Rakiura National Park: The Complete Guide

hiker wearing red hat and blue backpack looks out over the sea from a high rocky point

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Rakiura National Park

Address
Southland 9818, New Zealand

Sitting about 18 miles off the south coast of the South Island, Rakiura National Park encompasses around 85 percent of Rakiura Stewart Island's landmass. This national park is much less visited than New Zealand's other national parks and takes a bit more effort to get to. But for those travelers that do venture this far south, Rakiura National Park offers some great hikes, beaches as beautiful as any further north (if somewhat colder), abundant wildlife, and the chance to spot kiwis in the wild.

The national park is relatively new, having been established in 2002. Maori have lived on the island since the 1300s while groups of European sealers and whalers came to the island during its early colonial period in the early 19th century. Colonists also set up sawmills and farms on the island throughout the 19th and 20th centuries. While much of the national park area is not untouched wilderness, there are efforts to regenerate the native flora and fauna.

The Best Things to Do

Rakiura National Park is all about the hiking and the wildlife, and if you visit at the right time of year, you can enjoy the incredible skies of the Aurora Australis, too.

Bird Watching

Whether you hike in the park or just visit on day trips, there are opportunities to spot an array of native birds, including the kakariki, kereru, tui, bellbird, weka, kakapo, South Island kaka, and the Stewart Island kiwi.

Ulva Island is an especially good place to visit on a day tour from Oban. This little island is part of the national park but just offshore from town. It's pest-free so the native birds and animals have flourished undisturbed. You can't stay here overnight but there are some easy walking tracks.

Seeing the Aurora Australis

Whether you stay inside the park or just beside it in Oban, the winter-time Aurora Australis is an attraction. The best time of year to see the Southern Lights is between March and September. The nights are longest at this time, and there's almost no light pollution here to spoil the view. The Service Aurora Hourly Aurora Forecast uses NASA technology to predict, reasonably accurately, when you'll be able to spot the aurora in the upcoming days.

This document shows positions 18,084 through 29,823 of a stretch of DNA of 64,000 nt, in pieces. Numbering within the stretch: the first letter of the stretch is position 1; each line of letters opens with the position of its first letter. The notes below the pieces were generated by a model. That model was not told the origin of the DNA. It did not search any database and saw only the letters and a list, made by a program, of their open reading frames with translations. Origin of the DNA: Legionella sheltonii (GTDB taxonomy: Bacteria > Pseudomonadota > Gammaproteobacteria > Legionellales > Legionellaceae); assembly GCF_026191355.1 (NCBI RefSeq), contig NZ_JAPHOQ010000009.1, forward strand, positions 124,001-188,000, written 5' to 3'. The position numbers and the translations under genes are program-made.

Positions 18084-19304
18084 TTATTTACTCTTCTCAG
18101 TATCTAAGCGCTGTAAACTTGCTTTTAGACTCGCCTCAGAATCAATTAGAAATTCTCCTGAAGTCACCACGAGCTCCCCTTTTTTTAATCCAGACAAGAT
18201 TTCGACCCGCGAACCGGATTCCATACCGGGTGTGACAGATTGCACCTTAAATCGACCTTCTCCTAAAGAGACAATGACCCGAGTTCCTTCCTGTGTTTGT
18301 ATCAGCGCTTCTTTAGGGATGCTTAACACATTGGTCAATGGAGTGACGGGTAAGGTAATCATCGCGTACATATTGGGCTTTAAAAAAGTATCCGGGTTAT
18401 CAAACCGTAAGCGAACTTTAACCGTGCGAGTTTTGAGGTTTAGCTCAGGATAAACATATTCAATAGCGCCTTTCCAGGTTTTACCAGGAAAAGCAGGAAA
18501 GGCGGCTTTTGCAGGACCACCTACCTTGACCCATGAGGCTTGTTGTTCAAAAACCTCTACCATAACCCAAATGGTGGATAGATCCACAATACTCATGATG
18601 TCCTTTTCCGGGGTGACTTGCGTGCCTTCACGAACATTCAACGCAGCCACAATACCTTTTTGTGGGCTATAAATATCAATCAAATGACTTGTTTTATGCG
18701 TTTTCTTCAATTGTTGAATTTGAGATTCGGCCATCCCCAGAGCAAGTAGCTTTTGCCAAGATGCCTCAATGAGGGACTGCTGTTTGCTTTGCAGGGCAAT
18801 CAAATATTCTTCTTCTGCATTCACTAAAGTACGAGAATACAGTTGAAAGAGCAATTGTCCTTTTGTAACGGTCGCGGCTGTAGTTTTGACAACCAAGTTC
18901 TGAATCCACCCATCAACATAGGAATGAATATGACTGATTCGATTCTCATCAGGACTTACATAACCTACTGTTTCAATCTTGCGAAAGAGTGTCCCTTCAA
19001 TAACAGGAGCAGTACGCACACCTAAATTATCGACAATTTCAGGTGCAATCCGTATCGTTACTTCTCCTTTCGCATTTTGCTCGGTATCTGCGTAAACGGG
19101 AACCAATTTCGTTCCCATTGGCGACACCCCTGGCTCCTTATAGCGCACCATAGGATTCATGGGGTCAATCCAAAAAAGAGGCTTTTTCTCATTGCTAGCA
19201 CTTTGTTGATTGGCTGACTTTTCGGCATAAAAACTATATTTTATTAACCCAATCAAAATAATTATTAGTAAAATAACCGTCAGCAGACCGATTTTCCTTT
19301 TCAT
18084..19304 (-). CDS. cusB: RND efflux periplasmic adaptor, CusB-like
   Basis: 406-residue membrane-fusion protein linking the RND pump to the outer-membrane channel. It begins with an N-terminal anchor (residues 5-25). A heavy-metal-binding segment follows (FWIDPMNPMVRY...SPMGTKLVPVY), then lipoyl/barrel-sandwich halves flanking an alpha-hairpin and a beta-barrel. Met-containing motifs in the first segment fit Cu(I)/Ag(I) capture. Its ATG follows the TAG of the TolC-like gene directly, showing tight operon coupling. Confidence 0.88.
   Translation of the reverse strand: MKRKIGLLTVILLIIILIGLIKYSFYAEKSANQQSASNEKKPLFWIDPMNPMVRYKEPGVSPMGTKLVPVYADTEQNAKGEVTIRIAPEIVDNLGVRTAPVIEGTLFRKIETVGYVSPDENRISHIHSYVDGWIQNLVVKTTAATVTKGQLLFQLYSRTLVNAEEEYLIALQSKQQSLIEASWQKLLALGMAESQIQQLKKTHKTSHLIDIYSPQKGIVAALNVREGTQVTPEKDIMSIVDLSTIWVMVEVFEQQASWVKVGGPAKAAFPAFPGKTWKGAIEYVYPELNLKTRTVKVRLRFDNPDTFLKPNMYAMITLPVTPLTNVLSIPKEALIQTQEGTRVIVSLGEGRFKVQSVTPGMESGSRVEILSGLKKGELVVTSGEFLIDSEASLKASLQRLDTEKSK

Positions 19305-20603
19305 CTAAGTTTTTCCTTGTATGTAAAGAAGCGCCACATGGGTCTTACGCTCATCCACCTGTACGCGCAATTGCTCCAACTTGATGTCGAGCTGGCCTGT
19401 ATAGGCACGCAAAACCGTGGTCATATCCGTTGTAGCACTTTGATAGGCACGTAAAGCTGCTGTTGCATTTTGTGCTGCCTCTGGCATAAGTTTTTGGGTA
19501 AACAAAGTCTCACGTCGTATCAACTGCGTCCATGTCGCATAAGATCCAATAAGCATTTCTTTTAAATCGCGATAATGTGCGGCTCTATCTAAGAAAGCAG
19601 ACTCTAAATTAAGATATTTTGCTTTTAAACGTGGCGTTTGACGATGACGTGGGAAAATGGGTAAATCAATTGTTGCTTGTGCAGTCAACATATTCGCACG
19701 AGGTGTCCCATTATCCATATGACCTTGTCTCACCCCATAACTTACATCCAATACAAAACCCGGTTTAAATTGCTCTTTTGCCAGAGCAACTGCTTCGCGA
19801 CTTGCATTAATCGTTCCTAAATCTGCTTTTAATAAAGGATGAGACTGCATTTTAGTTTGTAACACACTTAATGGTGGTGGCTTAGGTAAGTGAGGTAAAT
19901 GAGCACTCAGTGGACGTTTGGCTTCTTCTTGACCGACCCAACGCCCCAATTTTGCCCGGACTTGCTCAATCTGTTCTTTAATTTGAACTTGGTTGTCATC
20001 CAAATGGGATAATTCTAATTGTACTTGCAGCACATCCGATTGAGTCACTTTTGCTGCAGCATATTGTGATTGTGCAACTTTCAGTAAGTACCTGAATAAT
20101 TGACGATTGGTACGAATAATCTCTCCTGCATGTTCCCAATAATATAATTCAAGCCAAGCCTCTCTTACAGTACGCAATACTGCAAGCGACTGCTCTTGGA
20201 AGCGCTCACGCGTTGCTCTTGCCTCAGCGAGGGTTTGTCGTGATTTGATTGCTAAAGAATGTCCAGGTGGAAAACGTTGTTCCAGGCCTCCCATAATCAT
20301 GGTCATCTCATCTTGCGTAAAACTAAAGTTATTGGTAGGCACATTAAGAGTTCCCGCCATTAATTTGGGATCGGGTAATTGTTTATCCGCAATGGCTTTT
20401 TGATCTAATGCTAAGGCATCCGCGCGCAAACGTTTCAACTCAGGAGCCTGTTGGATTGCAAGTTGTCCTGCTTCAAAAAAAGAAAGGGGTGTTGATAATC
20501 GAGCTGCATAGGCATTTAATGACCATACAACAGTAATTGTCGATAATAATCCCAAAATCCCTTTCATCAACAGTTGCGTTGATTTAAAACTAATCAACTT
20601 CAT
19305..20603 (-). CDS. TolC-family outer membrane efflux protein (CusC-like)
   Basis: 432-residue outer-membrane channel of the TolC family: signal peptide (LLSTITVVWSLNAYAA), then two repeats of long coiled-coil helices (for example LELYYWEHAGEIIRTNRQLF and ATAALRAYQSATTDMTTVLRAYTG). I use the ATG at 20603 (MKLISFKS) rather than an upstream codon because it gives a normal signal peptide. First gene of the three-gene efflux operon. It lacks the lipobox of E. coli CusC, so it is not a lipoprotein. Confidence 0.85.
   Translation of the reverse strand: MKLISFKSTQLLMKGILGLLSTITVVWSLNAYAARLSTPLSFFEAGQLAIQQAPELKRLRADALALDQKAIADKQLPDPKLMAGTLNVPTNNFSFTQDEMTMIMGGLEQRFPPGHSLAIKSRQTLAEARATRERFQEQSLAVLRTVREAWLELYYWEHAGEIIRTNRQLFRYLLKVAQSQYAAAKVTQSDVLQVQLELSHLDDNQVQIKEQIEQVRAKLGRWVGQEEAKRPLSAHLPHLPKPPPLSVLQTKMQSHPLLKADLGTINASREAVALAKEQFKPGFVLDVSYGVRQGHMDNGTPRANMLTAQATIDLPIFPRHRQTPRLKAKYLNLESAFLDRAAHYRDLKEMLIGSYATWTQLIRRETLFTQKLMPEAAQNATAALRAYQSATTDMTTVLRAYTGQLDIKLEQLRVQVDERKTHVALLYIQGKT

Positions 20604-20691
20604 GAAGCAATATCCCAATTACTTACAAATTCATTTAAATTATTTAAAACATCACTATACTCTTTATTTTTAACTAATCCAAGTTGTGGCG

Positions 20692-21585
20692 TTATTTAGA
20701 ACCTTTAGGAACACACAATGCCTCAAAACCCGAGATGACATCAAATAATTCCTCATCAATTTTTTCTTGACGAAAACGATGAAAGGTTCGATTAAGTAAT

Diving and Snorkeling

Stewart Rakiura Island has some impressive diving and snorkeling opportunities, especially if you're interested in seaweed! But you'll need to bring your own diving or snorkeling gear because there's nowhere to rent it on the island.

Best Hikes and Trails

Travelers who want to enjoy quick, easy day hikes and advanced, multi-day treks have a few options.

  • Garden Mound to Little River: This 2.3-mile return hike from Oban/Halfmoon Bay is the shortest option in the park but it can be steep in places, so wear proper hiking boots. The views over Oban are great and hikers will walk among huge native trees.
  • Maori Beach: Another relatively easy option, the 6-mile return hike to Maori Beach follows part of the Rakiura Track.
  • The Rakiura Track: This three-day, 20-mile loop through an eastern section of the Rakiura National Park is one of New Zealand's ten Great Walks. It's classified as an intermediate-level hike. The trails are well kept and the hut accommodation is of a good standard but during peak season (summer) the huts and campsites book out months in advance, so you have to be quick to reserve a spot on this trek. Hikers lucky enough to get a spot will follow the beautiful coastline and venture through the forested inland of the island. This is a good option if you're a keen and experienced hiker but don't want an exhausting challenge.